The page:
As I wake each morning, I tell myself, “Thank you, God, for another day; may I encounter smiles on people’s faces.” I walk to school and I run into a lot of my fellow students. Sadly, I can tell some are hurting inside. I wonder about their stories and if they receive help at school rather than just being taught.
Lately, there have been many articles in the news media about school dropout and truancy rates. Schools have improved, but some issues remain. Programs are being implemented to solve the problems, but what about the students’ opinions? After all, we know what it’s like in school, what is and isn’t working. Rather than just hearing us out, why can’t actions include our opinions?
I have been in the shoes of these students, wondering and asking myself questions daily. In elementary school, I wondered why students were given differing resources and why some didn’t receive any at all. For example, it was a given that English learners needed assistance, but others who had the same reading comprehension level as English learners were not given the necessary help just because they were not “classified” as English language learners. I also wondered why some students would constantly get in trouble and be suspended continuously, and why there wasn’t much done to help them stay in school and improve.
Years passed as I transitioned to middle school. The issues and disagreements became physical, harmful fights. The faces of students I once knew in elementary school drifted away. I had no clue who my old classmates had become. I wondered if they were OK, if they attended school, and if they were accomplishing their goals.
Now, as a senior in high school, I have seen a great number of students drop out for various reasons. Watching this happen not only affected me, but it made my community unhealthy.
I see so much talent in these students. Some students are unable to know their talents in school because they feel there is no point in going to class if they are just going to be sent out of the classroom. Of course, it may be reasonable to send out a student for acting up, but it is also reasonable to find out why the student is acting up in the first place.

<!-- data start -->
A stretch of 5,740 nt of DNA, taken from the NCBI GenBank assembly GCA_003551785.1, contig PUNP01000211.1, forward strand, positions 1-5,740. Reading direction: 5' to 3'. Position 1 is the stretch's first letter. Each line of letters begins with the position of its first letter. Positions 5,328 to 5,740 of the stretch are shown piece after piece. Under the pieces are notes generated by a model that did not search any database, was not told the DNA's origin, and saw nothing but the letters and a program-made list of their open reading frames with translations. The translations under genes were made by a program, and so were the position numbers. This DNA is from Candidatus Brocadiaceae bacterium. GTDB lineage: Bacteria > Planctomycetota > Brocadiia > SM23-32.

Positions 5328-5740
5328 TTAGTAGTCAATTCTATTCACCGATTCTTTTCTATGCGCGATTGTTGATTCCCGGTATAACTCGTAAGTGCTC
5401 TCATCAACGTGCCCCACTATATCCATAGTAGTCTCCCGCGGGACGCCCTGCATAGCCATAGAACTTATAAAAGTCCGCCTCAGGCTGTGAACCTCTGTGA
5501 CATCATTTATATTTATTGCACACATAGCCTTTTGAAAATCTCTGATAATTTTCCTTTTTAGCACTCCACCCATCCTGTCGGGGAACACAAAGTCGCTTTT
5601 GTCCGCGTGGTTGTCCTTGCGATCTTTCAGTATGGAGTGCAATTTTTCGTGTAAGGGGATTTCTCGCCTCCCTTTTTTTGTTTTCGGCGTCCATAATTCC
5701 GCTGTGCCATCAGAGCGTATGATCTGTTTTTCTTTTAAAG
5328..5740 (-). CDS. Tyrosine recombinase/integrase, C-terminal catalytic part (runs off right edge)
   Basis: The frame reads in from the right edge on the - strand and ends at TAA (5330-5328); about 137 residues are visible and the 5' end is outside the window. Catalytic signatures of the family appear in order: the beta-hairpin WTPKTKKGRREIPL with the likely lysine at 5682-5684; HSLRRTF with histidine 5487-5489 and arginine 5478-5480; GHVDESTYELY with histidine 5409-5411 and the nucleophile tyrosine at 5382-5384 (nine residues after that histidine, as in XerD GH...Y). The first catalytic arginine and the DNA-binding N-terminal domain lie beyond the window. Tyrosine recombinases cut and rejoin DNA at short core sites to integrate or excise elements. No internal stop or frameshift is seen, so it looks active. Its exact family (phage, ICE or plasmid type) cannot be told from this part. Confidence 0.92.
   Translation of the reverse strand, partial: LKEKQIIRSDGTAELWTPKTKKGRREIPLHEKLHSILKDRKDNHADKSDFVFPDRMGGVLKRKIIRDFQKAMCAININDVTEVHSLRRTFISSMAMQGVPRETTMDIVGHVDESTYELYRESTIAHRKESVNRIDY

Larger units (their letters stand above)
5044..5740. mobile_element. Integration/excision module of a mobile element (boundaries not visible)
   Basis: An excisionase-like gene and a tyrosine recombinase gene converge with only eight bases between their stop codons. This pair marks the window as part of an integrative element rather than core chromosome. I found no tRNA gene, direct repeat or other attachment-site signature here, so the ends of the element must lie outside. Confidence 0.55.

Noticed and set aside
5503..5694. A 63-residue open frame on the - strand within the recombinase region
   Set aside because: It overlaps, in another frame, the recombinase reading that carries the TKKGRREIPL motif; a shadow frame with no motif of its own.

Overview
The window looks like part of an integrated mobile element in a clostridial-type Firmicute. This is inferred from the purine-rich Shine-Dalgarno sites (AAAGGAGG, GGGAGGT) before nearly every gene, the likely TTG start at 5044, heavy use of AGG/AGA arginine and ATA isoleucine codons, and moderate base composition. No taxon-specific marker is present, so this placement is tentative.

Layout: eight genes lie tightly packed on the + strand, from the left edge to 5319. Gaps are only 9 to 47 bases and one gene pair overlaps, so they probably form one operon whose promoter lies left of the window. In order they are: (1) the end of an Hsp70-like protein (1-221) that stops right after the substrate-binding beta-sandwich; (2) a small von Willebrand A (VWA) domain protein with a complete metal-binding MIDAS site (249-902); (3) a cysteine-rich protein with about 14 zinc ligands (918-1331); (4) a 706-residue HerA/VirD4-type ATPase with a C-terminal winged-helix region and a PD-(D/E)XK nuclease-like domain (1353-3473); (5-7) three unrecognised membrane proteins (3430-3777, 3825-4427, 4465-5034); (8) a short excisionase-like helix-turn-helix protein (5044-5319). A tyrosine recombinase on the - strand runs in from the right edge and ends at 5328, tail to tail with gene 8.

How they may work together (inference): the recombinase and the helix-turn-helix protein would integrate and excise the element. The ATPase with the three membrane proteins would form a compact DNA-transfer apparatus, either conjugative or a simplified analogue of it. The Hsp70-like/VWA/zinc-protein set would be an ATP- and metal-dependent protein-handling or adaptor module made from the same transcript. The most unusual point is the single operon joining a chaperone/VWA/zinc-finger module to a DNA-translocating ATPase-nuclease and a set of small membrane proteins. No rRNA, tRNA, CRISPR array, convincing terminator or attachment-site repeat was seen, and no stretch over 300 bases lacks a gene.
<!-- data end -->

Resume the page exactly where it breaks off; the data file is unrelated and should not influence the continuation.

Since freshman year, I have been involved with groups like Californians For Justice, a student-led racial justice organization working for better schools and lower dropout rates. I have also become involved in Building Healthy Communities, a campaign of the California Endowment whose goal is to support the development of communities where kids and youth are healthy, safe, and ready to learn.
In Building Healthy Communities, I participate in Project SUCCESS (Students United to Create a Climate of Engagement, Support and Safety), where our focus is to ensure that schools provide a supportive environment and reach out to help students stay on target to graduate. Whether it is listening to the issues happening at home, hearing the reasons that lead students to fight, or helping students think of better ways to solve conflicts, we should see more students staying in school, not more students suspended or expelled. We need to keep students in school and see them move on to graduation instead of watching them fail.
These programs have helped me build the skills I didn’t know I had inside. Most of all, they help my voice grow and be heard.
The youth voice is worth listening to. We are the most affected by these issues, and we must build a voice with several ideas to find solutions.
We might be portrayed as just “kids,” but people always leave out the fact that we are “just kids with answers.” Why else would we give up our Friday nights, our weekends, and even our holidays to discuss how we can help improve education and keep our peers in school? Our voices must be heard, too.
Miriam Hernandez is a senior at Roosevelt High School in Fresno and a student campaign chair with Californians for Justice (CFJ), which is part of the Campaign for Quality Education.